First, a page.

|Charlie Chaplain||Comic actor and filmmaker who rose to fame in the silent film era. Chaplin became a worldwide icon through his screen persona “the Tramp” and is considered one of the most important figures of the film industry. His career spanned more than 75 years… received an Honorary Academy Award for “the incalculable effect he has had in making motion pictures the art form of this century”. He continues to be held in high regard, with The Gold Rush, City Lights, Modern Times, and The Great Dictator often ranked among the greatest films of all time.||Chaplin’s childhood was fraught with poverty and hardship, making his eventual trajectory “the most dramatic of all the rags to riches stories ever told” according to his authorised biographer David Robinson. His mother had no means of income, other than occasional nursing and dressmaking, and Chaplin Sr. provided no support for his sons. As the situation deteriorated, Chaplin was sent to a workhouse when seven years old. The council housed him at the Central London District School for paupers, which Chaplin remembered as “a forlorn existence”. He was briefly reunited with his mother at nine years of age, before she had to readmit her family to the workhouse in July 1898. The boys were promptly sent to Norwood Schools, another institution for destitute children… she was committed to Cane Hill mental asylum… His father was a severe alcoholic, and life with the man was bad enough to provoke a visit from the National Society for the Prevention of Cruelty to Children… By age 13 Chaplin had fully abandoned education.|
|George Foreman||Professional boxer, former two-time World Heavyweight Champion, Olympic gold medalist, ordained Baptist minister, author, and entrepreneur. After a troubled childhood, Foreman took up boxing and was a gold medalist at the 1968 Olympics. He won the World Heavyweight title with a second round knockout of then-undefeated Joe Frazier … at age 45, regained the Heavyweight Championship, the oldest Heavyweight Champion in history… a successful entrepreneur and is known for his promotion of the George Foreman Grill, which has sold over 100 million units worldwide. In 1999 he sold the naming rights to the grill for $138 million.||Grew up in Houston’s rough Fifth Ward district. A self-proclaimed thug, he dropped out of school in the ninth grade, and ran with street gangs until he joined the Job Corps in 1965.|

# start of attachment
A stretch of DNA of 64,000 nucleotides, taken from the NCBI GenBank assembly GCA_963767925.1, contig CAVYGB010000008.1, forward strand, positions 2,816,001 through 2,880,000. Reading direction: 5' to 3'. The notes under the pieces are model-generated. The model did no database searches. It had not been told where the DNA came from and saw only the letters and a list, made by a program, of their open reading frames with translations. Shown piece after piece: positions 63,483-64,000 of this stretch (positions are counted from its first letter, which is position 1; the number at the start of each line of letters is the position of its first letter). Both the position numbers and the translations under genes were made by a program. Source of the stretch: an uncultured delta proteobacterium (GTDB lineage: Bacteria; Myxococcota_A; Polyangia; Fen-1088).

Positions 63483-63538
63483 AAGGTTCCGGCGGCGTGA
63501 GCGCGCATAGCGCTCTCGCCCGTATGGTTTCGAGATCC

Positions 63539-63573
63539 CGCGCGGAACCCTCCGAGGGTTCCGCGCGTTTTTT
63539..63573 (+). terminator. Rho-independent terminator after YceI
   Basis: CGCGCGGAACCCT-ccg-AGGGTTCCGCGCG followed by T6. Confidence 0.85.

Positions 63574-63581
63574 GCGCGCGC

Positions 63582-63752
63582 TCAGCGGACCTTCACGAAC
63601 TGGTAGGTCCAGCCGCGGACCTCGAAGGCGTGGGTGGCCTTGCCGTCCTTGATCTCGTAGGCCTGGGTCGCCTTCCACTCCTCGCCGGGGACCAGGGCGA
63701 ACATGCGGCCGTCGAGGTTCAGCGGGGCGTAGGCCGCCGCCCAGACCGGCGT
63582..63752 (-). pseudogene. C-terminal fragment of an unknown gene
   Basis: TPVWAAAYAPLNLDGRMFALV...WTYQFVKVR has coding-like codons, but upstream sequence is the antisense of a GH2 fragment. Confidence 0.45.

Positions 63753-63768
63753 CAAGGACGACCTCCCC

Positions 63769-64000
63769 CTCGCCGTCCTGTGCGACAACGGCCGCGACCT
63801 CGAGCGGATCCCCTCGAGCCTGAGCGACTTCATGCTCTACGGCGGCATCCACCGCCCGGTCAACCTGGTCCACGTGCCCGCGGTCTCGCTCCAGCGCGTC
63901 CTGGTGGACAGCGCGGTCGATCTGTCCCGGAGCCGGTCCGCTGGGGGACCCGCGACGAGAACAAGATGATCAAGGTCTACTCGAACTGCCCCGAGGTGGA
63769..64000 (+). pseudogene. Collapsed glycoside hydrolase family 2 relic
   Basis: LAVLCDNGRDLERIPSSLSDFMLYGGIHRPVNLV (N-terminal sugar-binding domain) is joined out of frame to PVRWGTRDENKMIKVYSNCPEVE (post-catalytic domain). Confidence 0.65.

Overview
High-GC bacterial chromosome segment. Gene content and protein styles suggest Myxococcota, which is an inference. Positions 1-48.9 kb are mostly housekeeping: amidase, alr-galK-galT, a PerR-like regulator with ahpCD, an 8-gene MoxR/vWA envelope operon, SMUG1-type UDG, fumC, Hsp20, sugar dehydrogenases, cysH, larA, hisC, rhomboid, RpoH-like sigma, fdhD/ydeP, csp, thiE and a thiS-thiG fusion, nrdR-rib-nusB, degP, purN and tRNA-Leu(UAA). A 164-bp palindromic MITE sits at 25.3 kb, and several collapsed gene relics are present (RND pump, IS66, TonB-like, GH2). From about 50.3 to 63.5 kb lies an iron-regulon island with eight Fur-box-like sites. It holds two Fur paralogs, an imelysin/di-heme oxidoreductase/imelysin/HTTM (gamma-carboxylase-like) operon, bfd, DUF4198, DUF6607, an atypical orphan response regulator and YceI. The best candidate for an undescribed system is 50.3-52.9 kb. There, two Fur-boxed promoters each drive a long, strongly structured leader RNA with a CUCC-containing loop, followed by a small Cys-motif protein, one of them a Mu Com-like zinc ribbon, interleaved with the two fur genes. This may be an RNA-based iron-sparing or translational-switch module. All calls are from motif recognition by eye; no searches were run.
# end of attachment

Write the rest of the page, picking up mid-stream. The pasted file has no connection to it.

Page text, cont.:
|Tennessee Williams||An American writer who worked principally as a playwright in the American theater. He also wrote short stories, novels, poetry, essays, screenplays and a volume of memoirs. His professional career lasted from the mid-1930s until his death in 1983, and saw the creation of many plays that are regarded as classics of the American stage. Williams adapted much of his best known work for the cinema… he earned two Pulitzer Prizes, three New York Drama Critics’ Circle Awards, three Donaldson Awards, and a Tony Award…is work reached world-wide audiences in the early 1950s when The Glass Menagerie and A Streetcar Named Desire were made into motion pictures. Later plays also adapted for the screen included Cat on a Hot Tin Roof, The Rose Tattoo, Orpheus Descending, The Night of the Iguana, Sweet Bird of Youth, and Summer and Smoke.||As a small child he suffered from diphtheria that nearly ended his life and left him weak and virtually confined to his house during a period of recuperation that lasted a year… less robust as a child than his father would have wished… his father, hard-drinking traveling shoe salesman who spent most of his time away from home, had a violent temper and was prone to use his fists. He disdained his son’s effeminacy and his neurotic and hysterical mother, locked in an unhappy marriage, focused her overbearing attention almost entirely on her frail young son… by his twenty-fourth birthday he had a nervous breakdown|